no im not angry. seriously.

It seems like everywhere I turn lately, I learn about some other aspect of communication that I’m doing wrong. I value face-to-face communication. When I send an email, the subject line is relevant to the email’s content. The email itself contains more than a single thought or idea. It is probably written in paragraphs, which are in turn composed of complete sentences, using capitalization, spelling and punctuation according to the generally accepted rules of American grammar. I’ve even been known to (cover your ears, Mabel) use capital letters, fully spelled-out words, and punctuation in text messages.

Now, I’m not a complete fogey. It doesn’t bother me to receive texts or casual emails that are written in all lowercase or use abbreviations for common words. It’s just that I learned how to type on a typewriter back in the Stone Age, and I can type 92 words a minute accurately. Capital letters, commas, and proper spelling take less time for me to type than it would to force myself NOT to do those things. So is there a problem if I prefer to compose “proper” messages, as long as I’m not judging people who don’t? I didn’t used to think so, but now I’m not so sure.

I don’t care if people think I’m an old fossil for the way I write. (We can just add that to the other perfectly good reasons people have for thinking that.) But it turns out that a consensus seems to have developed that using punctuation, particularly in text messages, is considered hostile. That’s the assertion of Ben Crair, writing last year in The New Republic. I’ll let his opening paragraph speak for itself:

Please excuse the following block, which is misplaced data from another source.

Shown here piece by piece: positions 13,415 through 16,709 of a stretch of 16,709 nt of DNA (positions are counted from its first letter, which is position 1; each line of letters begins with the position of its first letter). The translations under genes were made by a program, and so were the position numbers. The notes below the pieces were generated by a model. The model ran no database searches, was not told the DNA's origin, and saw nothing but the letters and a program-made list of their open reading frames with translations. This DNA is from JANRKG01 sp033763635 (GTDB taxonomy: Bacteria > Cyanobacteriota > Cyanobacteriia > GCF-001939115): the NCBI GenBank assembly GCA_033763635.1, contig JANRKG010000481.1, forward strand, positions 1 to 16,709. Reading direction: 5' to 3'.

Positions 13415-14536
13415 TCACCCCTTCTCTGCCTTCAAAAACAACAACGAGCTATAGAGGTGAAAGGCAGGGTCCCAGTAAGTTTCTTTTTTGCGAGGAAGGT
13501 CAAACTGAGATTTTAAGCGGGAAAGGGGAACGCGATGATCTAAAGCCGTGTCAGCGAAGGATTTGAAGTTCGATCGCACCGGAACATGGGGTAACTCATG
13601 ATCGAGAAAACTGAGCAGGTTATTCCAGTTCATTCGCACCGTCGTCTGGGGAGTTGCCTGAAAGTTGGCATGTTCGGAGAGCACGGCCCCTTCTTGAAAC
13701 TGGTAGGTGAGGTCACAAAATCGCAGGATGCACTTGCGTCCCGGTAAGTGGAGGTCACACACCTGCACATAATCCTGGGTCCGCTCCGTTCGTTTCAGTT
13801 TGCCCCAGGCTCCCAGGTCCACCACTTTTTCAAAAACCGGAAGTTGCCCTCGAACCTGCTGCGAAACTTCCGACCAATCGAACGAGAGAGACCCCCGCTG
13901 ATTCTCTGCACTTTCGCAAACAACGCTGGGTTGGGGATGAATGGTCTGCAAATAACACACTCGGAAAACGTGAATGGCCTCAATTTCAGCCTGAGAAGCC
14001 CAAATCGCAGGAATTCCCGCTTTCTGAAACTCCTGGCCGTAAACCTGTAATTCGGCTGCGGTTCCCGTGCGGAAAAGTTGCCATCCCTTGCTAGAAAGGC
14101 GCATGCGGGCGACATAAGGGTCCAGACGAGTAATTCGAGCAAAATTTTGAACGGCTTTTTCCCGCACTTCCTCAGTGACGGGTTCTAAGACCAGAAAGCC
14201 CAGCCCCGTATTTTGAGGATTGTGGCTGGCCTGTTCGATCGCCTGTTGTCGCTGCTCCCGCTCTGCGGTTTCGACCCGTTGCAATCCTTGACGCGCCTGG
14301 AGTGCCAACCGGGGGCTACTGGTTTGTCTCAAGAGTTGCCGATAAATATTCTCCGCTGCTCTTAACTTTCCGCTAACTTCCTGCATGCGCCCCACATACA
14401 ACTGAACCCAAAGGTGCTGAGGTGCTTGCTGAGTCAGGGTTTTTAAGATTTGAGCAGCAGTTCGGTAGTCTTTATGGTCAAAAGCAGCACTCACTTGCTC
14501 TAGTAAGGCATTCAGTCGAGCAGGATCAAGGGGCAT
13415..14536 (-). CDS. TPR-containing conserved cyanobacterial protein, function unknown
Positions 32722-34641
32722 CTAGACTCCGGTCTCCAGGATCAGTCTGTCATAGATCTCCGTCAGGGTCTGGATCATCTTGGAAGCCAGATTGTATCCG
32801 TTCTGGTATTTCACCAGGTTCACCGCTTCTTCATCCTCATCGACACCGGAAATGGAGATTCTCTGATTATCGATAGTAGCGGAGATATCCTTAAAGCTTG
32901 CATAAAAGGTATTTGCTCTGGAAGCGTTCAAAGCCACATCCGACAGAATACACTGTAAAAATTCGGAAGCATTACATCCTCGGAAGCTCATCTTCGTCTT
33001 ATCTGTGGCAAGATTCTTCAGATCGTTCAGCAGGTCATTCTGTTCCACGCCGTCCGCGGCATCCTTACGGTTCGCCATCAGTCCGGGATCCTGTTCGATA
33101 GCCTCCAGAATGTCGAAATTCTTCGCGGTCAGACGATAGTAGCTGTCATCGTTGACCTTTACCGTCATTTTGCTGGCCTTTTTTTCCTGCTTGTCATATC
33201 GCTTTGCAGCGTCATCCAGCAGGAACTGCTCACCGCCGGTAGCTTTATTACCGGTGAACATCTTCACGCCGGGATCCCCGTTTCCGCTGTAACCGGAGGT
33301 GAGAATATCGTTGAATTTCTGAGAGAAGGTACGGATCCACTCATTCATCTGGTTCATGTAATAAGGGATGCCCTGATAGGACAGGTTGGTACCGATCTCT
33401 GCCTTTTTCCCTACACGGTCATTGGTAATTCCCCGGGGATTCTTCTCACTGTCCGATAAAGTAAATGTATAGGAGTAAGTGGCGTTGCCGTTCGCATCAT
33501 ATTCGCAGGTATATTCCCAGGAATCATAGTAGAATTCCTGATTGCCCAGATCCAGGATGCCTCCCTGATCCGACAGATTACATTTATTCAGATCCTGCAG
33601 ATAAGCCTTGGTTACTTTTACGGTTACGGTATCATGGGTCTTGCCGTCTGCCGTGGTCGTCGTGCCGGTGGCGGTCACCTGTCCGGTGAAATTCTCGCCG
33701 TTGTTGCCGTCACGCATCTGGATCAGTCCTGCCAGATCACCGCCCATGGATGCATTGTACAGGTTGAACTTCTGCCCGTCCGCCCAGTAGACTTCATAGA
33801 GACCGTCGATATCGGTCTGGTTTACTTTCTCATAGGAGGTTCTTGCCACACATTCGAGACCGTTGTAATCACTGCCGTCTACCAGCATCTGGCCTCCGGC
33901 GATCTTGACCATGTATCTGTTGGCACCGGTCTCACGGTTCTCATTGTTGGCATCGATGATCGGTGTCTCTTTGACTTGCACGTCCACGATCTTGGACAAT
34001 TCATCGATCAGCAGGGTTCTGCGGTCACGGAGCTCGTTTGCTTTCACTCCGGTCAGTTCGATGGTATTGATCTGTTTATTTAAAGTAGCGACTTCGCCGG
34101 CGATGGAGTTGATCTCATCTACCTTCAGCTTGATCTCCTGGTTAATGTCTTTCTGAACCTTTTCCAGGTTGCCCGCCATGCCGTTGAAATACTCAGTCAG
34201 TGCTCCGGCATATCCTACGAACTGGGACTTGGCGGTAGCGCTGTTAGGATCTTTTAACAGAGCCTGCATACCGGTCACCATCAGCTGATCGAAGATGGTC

The period was always the humblest of punctuation marks. Recently, however, it’s started getting angry. I’ve noticed it in my text messages and online chats, where people use the period not simply to conclude a sentence, but to announce “I am not happy about the sentence I just concluded.”

Hostile? It’s hard enough to convey tone in written communication, but now I have to worry that one of the standard symbols of punctuation is considered hostile? I’ve never heard anyone else express this thought, but maybe they’re too busy sniggering at my capital letters and carefully hyphenated compound adjectives to tell me that I’m pissing off the whole world, one text at a time.

So I’m asking you to give it to me straight. Is using periods in texts considered an expression of anger? Do I owe everyone in my phone’s address book an apology? What other unwritten rules of written communication have I been merrily abusing? Don’t hold back; I can take it. It might not be too late for this old dog to learn a few new tricks.


6 thoughts on “no im not angry. seriously.

  1. I wonder if this is related? to upspeak? and how some women will punctuate their spoken sentences with question marks? instead of periods?

    I would be interested in a study that looked at the differences between men and women in terms of period use in texts.

    I just looked back at some of my recent correspondence. I use periods and capital letters in text messages and emails, but my IMs are usually all lowercase and don’t end in periods. Not sure why there’s a difference there!

    • It could be related to the whole upspeak phenomenon, although the fellow who wrote that article didn’t make any gender distinctions (and is himself a male, of course).

      I just wonder how much this is actually a thing, and how much it is just one guy’s observation of himself and his friends. Have you ever heard of periods being used to convey displeasure?

      I am much more likely to dispense with capitals and punctuation in IMs but I tend to be very inconsistent. Assuming that people do read tone from the punctuation or lack thereof, I can only guess my correspondents think I have a split personality to veer from one to the other within the same conversation!

    • Sounds like we are on the same (old) side, Mike. I just want someone besides a journalist looking for clicks to tell me this is a real thing. Because frankly, I have my doubts.

    • It’s always good to have a reader/editor who knows you well enough to know what you meant to say even if it’s not what you actually said!

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